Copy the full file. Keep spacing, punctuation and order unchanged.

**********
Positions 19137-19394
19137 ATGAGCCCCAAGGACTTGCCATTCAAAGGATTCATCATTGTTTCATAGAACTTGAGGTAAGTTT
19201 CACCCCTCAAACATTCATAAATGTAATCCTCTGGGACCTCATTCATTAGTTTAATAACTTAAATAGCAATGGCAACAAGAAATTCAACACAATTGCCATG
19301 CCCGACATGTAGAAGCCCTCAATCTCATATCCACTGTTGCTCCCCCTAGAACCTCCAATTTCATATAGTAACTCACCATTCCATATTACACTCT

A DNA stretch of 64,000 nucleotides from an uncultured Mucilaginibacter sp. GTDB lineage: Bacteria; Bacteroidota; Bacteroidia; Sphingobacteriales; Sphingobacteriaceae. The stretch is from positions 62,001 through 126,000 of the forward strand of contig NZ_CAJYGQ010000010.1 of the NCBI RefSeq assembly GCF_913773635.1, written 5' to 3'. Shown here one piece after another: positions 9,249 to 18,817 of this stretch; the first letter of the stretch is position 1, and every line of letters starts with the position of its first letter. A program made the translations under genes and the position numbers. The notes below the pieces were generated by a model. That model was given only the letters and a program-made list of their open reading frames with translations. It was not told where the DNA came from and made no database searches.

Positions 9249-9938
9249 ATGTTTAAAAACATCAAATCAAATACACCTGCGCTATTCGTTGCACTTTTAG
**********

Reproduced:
Positions 19137-19394
19137 ATGAGCCCCAAGGACTTGCCATTCAAAGGATTCATCATTGTTTCATAGAACTTGAGGTAAGTTT
19201 CACCCCTCAAACATTCATAAATGTAATCCTCTGGGACCTCATTCATTAGTTTAATAACTTAAATAGCAATGGCAACAAGAAATTCAACACAATTGCCATG
19301 CCCGACATGTAGAAGCCCTCAATCTCATATCCACTGTTGCTCCCCCTAGAACCTCCAATTTCATATAGTAACTCACCATTCCATATTACACTCT

A DNA stretch of 64,000 nucleotides from an uncultured Mucilaginibacter sp. GTDB lineage: Bacteria; Bacteroidota; Bacteroidia; Sphingobacteriales; Sphingobacteriaceae. The stretch is from positions 62,001 through 126,000 of the forward strand of contig NZ_CAJYGQ010000010.1 of the NCBI RefSeq assembly GCF_913773635.1, written 5' to 3'. Shown here one piece after another: positions 9,249 to 18,817 of this stretch; the first letter of the stretch is position 1, and every line of letters starts with the position of its first letter. A program made the translations under genes and the position numbers. The notes below the pieces were generated by a model. That model was given only the letters and a program-made list of their open reading frames with translations. It was not told where the DNA came from and made no database searches.

Positions 9249-9938
9249 ATGTTTAAAAACATCAAATCAAATACACCTGCGCTATTCGTTGCACTTTTAG